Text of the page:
Mutual Parenting After Divorce: Putting Children First

Photo by Eye for Ebony on Unsplash.
Noel McDermott
Noel McDermott
Founder
Mental Health Works Ltd

It’s clear that staying together for the sake of the kids is no longer something we believe in.

In the UK, divorce rates are high (42% of marriages end up in divorce), and this is not likely to drop.

The question is then, what is best for our kids?

As a general rule what we do is more important than what we say and indeed much therapy in relationships is about getting people to look at actions not words; in our actions are our truths. This is never more so than in our parenting practice.

Modelling healthy behaviours around relationships and relationship breakups is of vital importance for our kids.

Children see a lot more than you think and see much less of what you imagine.

They are egocentric and look for their needs to be met. Around their family the core needs are, love, consistency and them being central to family life. The advice that follows relates to situations in which there is no danger to yourself or your children from the behaviour of your ex, such as situations of domestic abuse.

Safety of yourself and your kids are the most important issues there and the best thing you can do is get police and legal help to get away safely.

Putting Children First

If you are going through a breakup with your partner and have children, the key rule is to organise the breakup in a child centric way, to ensure you put them first during the process, that their needs for love and safety are met. Not by saying that it is important, but by showing it is important.

Some golden rules in navigating a child centred breakup:

  • Never trash talk your ex or soon to be ex around your kids.
  • Don’t put your children in a position to have to make choices about who they can be loyal to.
  • If possible, show affection and kindness to each other in front of your kids, even if this is painful. Maybe agree a script and touch boundaries.
  • Be honest with your kids about being sad about the breakup if that is true for you but explain that this happens between adults.
  • Try, if possible, to have ‘family’ events.
  • Think about blended family events if one person has another relationship.

Keep communication going

In parenting the key thing is ongoing communication between the parents and this is even more important between co-parents who are not sharing a physical home together.

A very close second to this is parents not undermining each other or allowing themselves to be played off against each other. Kids need consistency in the parenting they receive, and a breakup is no reason to fall down on this. It’s maybe better to rid yourself of the idea that you are breaking up because in many ways you are not. You will have a couple relationship for the life of your kids even into their adult relationships, but the boundaries will shift away from the sexual intimacy and house sharing for example. Although that is important to you, it shouldn’t have much impact on children if you maintain a loving and friendly co-parenting relationship.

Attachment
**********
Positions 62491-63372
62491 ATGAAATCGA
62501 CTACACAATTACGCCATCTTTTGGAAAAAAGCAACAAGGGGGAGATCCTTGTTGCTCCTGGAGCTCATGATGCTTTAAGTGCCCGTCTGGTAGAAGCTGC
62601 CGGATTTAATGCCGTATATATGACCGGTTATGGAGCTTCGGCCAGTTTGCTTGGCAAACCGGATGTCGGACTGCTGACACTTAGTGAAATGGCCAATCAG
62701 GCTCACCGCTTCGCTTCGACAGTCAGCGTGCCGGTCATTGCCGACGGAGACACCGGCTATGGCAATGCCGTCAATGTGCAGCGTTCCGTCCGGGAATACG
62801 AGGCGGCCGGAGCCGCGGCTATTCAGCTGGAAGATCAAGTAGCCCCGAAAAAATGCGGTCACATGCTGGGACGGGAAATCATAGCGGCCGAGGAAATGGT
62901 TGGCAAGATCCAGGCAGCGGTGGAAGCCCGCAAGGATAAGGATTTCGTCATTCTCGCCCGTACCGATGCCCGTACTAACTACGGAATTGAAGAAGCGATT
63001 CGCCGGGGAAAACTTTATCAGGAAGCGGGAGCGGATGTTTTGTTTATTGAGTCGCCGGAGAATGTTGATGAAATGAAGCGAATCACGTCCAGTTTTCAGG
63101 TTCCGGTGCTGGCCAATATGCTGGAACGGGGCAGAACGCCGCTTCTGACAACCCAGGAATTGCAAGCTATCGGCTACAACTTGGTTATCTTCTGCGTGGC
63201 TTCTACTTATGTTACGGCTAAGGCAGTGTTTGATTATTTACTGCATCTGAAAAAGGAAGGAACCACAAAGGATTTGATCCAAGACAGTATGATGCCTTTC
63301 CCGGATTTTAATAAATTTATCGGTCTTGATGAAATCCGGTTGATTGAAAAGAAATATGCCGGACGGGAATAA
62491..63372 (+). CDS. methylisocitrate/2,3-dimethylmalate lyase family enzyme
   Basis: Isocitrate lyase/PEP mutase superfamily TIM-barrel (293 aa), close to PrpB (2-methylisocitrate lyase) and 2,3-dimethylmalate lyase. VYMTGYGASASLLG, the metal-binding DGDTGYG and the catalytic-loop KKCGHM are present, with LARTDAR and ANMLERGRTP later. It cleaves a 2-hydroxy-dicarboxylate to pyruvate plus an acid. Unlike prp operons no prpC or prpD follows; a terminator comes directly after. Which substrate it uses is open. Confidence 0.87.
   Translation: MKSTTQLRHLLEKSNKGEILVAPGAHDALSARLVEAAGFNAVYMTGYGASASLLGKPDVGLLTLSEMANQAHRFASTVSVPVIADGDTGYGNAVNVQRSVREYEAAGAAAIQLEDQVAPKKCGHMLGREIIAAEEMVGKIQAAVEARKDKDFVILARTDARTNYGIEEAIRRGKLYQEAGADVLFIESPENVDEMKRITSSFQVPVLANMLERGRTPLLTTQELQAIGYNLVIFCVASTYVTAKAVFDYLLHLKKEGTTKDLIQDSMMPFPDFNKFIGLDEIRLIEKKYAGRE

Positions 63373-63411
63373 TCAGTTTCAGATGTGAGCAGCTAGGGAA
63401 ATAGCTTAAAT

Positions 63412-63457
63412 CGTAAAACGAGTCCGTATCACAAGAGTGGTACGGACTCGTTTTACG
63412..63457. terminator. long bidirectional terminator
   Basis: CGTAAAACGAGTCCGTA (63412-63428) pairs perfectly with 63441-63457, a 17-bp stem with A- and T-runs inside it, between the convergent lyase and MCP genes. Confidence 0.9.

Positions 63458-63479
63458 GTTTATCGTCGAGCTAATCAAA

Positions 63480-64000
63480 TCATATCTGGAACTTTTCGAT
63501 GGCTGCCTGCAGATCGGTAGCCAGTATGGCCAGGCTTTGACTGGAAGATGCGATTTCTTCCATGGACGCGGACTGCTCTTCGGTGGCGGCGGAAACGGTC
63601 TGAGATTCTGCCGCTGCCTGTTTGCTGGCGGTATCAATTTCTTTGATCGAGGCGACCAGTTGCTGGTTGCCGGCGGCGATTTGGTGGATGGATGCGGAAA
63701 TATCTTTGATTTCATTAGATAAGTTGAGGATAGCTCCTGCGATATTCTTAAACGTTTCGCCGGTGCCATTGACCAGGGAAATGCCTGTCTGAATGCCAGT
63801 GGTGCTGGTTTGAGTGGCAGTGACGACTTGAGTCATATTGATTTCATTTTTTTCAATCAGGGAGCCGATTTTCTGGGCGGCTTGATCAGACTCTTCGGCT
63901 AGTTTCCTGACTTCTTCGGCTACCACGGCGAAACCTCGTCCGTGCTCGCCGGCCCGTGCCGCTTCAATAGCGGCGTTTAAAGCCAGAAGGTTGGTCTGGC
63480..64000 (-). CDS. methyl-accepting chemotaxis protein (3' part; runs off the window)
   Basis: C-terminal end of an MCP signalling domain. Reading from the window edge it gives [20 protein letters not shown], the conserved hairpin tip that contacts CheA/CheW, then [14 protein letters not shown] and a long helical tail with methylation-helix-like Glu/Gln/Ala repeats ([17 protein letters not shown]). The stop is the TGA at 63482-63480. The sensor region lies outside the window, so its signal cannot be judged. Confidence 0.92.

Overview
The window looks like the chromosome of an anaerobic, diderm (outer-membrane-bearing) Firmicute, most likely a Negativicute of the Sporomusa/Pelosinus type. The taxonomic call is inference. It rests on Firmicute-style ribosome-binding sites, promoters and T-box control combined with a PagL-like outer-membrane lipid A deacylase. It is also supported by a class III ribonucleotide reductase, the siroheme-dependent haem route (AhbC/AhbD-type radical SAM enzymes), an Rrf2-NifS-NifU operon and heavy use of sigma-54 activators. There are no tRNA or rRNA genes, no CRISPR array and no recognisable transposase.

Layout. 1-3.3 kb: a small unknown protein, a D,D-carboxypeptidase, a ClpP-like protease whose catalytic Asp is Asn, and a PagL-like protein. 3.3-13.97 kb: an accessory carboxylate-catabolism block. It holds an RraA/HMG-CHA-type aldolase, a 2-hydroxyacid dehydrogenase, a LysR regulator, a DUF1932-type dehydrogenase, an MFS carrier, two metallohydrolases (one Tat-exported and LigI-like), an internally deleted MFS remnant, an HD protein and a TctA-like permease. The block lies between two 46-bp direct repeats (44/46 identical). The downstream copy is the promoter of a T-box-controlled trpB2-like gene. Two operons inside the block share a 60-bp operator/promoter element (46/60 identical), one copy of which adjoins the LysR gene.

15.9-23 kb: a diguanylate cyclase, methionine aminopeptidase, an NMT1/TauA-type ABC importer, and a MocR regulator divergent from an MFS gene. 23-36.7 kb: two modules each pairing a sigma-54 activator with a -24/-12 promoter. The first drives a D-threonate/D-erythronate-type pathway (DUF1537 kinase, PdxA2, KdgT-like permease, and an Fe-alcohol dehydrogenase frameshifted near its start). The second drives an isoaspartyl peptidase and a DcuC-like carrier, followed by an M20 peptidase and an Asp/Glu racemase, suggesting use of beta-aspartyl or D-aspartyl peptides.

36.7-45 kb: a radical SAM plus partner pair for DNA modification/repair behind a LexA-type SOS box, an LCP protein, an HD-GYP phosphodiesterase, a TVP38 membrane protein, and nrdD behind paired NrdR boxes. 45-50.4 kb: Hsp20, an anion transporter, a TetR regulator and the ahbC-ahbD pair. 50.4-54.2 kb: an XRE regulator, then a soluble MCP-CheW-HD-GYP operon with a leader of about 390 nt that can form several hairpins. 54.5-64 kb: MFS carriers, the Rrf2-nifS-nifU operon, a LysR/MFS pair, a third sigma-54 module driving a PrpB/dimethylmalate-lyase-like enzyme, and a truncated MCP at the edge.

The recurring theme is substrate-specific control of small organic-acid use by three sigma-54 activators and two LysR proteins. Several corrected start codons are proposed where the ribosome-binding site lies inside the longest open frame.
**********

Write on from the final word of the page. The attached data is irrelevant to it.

There are key messages in all of this for your kids which are crucial for them for the whole of their lives:

  • They remain the most important thing in their parents’ lives.
  • Their parents are able to put their needs first and as divorce and breakup is likely for them, they can use this modelling in their later lives with their own kids.
  • Love relationships can survive change and remain healthy and strong when the boundaries change radically.

Successful co-parenting

The evidence for successful co-parenting is beyond challenge these days and if you manage to navigate it successfully there will be no damage to your children’s’ life outcomes.

Whilst divorce is still listed as an ACE (adverse childhood experience), it is more about how the divorce is navigated and it’s more correct to say a messy and acrimonious divorce is an ACE.

About Noel McDermott

Noel McDermott is the Founder of Mental Health Works Ltd. He has created unique, mental health services in the independent sector. Noel’s company offer at-home mental health care and will source, identify and co-ordinate personalised care teams for the individual. They have recently launched a range of online therapy resources to help clients access help without leaving home.

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